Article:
Halo diamond engagement rings come in a variety of styles, from classic and elegant to modern and edgy. Consider your partner's personal style and preferences when choosing a style, and don't be afraid to mix and match different elements to create a unique and customized ring. Some popular styles to consider include:

  • Classic solitaire with a single halo: This timeless style features a single round diamond surrounded by a halo of smaller diamonds, creating a classic and elegant look.

  • Vintage-inspired with a double halo: This style features a cushion or oval-cut diamond surrounded by two rows of smaller diamonds, giving the ring a vintage and romantic feel.

  • Modern with a split shank: This style features a split shank band that adds a modern and edgy touch to the classic halo setting.

View by Diamonds Carat

Buy Wisely

Be sure to consider the 4 Cs of diamond quality when choosing your diamond, and choose a reputable retailer that offers warranties and return policies to ensure your satisfaction with your purchase.

  • Are Lab-Grown Diamonds as Strong as Real Diamonds?
    Absolutely! Lab-created diamonds sit atop the list of hardest substances on earth, sharing the space with natural diamonds. In terms of strength, hardness, and durability, lab-grown diamonds are an equal match to natural diamonds.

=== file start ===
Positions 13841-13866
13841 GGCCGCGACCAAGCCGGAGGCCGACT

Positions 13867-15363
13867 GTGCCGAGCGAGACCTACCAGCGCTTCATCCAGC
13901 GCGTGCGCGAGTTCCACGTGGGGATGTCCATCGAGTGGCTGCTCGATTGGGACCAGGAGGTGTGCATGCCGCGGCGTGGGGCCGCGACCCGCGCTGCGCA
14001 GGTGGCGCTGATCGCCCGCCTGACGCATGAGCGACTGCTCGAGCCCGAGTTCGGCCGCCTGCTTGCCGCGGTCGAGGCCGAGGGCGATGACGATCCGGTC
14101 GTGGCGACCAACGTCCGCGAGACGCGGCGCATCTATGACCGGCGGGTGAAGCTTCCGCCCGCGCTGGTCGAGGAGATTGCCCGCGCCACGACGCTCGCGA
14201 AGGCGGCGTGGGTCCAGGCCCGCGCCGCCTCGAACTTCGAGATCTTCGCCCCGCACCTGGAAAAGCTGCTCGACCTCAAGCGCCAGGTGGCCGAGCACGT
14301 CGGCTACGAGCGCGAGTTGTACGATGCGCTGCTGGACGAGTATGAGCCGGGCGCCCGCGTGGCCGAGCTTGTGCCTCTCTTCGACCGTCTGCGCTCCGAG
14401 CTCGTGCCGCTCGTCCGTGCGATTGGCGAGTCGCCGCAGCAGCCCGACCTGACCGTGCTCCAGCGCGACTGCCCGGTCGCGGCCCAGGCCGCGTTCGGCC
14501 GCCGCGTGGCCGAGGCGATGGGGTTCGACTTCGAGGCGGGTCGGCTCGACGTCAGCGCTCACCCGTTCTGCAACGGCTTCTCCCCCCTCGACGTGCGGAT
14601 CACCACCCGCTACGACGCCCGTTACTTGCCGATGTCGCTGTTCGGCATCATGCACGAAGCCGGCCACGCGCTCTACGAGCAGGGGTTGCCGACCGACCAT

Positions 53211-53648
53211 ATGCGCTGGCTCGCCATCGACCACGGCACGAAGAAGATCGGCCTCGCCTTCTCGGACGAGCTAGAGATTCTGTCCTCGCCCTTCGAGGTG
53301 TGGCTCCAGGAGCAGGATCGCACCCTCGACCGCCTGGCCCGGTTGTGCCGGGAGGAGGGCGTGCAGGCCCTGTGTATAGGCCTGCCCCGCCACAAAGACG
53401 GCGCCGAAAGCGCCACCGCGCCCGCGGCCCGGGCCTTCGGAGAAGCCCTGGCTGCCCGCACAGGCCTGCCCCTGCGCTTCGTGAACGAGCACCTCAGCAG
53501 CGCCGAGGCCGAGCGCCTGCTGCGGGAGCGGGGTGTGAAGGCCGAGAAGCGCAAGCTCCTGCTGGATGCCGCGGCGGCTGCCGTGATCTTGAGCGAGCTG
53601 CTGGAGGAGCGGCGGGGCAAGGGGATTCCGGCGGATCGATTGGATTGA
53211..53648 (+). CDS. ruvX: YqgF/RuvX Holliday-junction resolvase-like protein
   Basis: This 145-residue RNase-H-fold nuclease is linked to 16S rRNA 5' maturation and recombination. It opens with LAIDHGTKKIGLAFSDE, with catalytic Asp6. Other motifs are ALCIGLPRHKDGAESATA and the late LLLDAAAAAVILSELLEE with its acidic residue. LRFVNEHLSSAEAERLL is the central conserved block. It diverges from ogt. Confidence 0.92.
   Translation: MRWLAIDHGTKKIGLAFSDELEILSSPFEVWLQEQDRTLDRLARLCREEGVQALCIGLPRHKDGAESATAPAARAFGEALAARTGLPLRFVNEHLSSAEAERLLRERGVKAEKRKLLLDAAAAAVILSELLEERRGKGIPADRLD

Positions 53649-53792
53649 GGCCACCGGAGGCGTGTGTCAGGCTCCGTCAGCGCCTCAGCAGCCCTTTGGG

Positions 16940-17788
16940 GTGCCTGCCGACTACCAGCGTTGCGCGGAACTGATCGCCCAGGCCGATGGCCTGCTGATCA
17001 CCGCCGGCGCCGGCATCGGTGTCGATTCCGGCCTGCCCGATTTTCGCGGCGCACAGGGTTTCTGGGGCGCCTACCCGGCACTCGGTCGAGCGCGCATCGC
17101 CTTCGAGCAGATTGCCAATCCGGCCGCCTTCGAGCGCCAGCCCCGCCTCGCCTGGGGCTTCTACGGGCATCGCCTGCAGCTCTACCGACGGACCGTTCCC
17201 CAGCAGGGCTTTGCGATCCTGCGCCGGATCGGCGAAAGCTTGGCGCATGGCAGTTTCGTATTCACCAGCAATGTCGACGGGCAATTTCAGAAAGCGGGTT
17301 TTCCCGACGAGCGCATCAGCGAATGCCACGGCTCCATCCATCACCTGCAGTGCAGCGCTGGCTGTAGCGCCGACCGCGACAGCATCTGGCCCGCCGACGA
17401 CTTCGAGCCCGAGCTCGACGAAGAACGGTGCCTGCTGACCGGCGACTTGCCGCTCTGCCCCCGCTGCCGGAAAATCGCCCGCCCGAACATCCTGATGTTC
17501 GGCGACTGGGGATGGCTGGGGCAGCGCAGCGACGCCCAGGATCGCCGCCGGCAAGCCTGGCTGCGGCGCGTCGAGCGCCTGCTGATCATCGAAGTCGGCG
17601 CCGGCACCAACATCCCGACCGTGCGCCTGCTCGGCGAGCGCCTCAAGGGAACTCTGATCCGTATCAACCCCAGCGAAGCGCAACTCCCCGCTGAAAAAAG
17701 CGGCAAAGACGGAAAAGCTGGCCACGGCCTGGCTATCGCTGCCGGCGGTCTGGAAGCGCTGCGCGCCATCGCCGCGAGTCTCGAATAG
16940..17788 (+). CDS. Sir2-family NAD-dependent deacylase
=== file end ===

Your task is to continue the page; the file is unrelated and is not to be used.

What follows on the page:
• What are the raw materials used in creating lab-grown diamonds?
    You already know that the HPHT process uses a diamond wrapped inside a ball of carbon to create diamonds. However, what you don’t know is that an alloy of iron, nickel, or cobalt is usually used in the process too. If it’s the CVD method, hydrocarbon gases are used as carbon sources, and nothing else.
  • How Do Lab-Grown Diamonds Differ From Cubic Zirconia and Moissanite?
    Contrary to popular misconception, cubic zirconia and moissanite are NOT lab-grown diamonds. Although many people confuse them as synthetic diamonds, they are not related to diamonds (natural or lab-grown) in any way. In fact, both cubic zirconia and moissanite have physical, chemical, and optical properties vastly different from diamonds. They are what’s known commercially as “imitation diamonds.” So, if anyone is advertising cubic zirconia or moissanite jewelry as lab-grown diamond rings, necklaces, earrings, and so on, then avoid them altogether.
  • Do Lab-Grown Diamonds Come In Different Colors?